Loops have been used in fixed orthodontic treatment for many years. SS and chrome-cobalt are commonly used materials because they have a high range of bending stiffness. The main purpose of adding loops is to increase the elasticity of the wire by increasing its length. With the introduction of recently developed wires having high elasticity, strength, and wide working-range properties (eg, NiTi and TMA), loops are no longer used as much.


Fig 2-14 Types of multistrand wires.

Loops can have various shapes according to their purpose. They can be categorized as vertical, horizontal, combined, and special-shaped loops. It has been shown that the moment-to-force (M/F) ratio of a loop increases when more wire is added gingivally.25,26 Loops are effective auxiliaries to open and close spaces and to correct inclinations and rotations if they are bent correctly and used properly. However, they can have certain disadvantages, too. First, because of increased elasticity, movement control might be more difficult. As soon as their “mission” is accomplished, they should be replaced with straight wire. Second, loop arches may cause hygiene problems and soft tissue irritation. Round wires should be especially avoided because they can easily roll within the bracket slot and irritate the gingiva. Irritation seldom occurs with rectangular wires. Even if it does happen, the wire can be bent outward with a finger while holding both sides of the loop with torque pliers to prevent bracket debonding.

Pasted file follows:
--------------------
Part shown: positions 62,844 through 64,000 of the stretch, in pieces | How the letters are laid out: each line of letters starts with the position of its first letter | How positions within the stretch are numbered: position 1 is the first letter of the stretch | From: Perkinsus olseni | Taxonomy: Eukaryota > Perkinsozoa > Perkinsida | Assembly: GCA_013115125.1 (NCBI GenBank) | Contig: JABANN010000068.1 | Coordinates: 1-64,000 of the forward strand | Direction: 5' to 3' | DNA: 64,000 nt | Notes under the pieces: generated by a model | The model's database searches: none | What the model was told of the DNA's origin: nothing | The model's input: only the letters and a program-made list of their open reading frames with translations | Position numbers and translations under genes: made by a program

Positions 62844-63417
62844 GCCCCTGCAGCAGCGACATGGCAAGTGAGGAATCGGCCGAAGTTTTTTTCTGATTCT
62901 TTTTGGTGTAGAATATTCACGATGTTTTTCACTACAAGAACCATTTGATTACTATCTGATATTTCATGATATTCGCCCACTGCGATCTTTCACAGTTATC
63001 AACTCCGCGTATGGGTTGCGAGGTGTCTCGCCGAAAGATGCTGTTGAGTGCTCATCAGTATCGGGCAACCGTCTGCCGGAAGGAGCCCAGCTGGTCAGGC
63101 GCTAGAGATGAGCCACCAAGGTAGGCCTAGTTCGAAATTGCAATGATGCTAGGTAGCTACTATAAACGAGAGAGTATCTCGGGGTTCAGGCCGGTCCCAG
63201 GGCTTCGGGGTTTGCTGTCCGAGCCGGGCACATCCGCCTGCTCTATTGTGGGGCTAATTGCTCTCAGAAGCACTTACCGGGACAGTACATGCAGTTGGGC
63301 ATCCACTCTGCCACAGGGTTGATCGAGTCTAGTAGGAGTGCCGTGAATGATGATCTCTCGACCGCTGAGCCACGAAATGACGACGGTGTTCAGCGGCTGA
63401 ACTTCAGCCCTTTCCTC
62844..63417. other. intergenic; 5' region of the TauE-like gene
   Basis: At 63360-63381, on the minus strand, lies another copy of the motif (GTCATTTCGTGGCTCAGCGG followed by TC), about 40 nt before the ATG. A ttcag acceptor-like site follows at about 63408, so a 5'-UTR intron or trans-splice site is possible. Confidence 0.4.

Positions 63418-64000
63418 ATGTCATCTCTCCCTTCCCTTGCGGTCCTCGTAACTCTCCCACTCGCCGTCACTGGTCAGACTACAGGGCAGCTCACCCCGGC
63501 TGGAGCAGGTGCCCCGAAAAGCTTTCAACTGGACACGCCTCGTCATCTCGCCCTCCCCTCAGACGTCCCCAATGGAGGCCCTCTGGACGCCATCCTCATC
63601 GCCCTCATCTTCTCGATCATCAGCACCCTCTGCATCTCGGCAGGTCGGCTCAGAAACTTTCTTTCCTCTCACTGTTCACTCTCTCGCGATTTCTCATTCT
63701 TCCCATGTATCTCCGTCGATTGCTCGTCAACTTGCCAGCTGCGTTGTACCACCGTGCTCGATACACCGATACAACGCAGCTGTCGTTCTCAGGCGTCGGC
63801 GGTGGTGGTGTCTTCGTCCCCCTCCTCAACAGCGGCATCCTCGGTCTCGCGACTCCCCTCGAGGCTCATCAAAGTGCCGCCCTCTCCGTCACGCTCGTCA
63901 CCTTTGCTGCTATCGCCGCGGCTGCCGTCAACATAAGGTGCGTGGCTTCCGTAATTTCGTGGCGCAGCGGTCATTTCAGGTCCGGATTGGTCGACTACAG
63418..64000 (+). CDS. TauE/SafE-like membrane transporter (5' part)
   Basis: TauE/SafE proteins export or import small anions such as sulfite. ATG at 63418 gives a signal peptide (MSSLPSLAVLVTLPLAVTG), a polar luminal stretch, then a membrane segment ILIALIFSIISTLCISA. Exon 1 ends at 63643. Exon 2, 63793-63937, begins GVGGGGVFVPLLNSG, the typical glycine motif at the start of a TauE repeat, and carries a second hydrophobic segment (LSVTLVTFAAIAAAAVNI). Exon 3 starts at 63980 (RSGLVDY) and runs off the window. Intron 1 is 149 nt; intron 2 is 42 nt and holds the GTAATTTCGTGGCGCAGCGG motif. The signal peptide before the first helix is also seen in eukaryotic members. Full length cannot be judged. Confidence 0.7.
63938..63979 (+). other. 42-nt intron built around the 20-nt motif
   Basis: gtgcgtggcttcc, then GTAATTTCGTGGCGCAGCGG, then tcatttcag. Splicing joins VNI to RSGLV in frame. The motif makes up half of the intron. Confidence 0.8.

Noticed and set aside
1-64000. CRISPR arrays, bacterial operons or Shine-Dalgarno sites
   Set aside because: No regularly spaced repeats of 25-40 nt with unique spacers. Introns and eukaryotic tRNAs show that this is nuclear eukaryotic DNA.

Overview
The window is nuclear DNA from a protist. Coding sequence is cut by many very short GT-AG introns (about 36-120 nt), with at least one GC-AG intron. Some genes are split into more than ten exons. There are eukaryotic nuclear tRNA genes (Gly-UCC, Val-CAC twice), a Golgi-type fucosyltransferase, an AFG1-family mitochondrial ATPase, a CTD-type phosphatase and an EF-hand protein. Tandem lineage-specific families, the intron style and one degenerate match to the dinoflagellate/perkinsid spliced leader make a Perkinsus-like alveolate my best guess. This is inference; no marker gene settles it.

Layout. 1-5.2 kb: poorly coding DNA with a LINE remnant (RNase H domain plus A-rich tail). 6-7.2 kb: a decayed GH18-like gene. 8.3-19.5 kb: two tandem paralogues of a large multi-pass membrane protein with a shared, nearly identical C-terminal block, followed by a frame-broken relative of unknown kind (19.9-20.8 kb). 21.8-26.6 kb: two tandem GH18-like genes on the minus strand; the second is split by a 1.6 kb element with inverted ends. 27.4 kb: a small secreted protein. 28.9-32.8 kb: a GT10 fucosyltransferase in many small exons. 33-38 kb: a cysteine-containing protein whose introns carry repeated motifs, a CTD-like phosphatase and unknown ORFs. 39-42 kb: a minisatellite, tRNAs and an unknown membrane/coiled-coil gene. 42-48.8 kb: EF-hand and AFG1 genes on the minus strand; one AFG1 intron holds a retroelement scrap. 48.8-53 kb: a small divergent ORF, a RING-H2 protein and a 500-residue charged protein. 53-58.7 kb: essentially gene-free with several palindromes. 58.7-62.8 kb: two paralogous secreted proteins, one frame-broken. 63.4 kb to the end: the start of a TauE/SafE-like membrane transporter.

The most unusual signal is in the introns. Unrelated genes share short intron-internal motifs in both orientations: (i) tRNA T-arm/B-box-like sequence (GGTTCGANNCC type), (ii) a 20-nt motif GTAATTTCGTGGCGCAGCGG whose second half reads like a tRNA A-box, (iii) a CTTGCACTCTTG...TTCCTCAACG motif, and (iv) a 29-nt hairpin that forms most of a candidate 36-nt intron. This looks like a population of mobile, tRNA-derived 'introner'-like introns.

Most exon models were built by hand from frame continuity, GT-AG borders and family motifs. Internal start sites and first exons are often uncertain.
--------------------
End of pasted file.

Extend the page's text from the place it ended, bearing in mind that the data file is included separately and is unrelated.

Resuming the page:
Chrome-cobalt alloy wires

The physical characteristics of chrome-cobalt wires are very similar to those of SS.13 Known on the market as Elgiloy, these wires consist of 40% cobalt, 20% chromium, 15% nickel, 7% molybdenum, and 15% to 20% iron. Elgiloy has different stiffness categories defined by four colors (ranked from the softest to the hardest): blue, yellow, green, and red. Soft (1.19) Elgiloy wire can be increased up to 1.22 with heat treatment.24 Elgiloy wire is usually used in the Ricketts bioprogressive technique.

Nickel titanium wires

The properties of NiTi wires were discovered by Buehler in 1968, but their introduction to orthodontics and their development were realized later by Andreasen and Morrow.23 The name of the first commercially available product, Nitinol, is derived from nickel titanium and Naval Ordnance Laboratory, where it was discovered during US space research.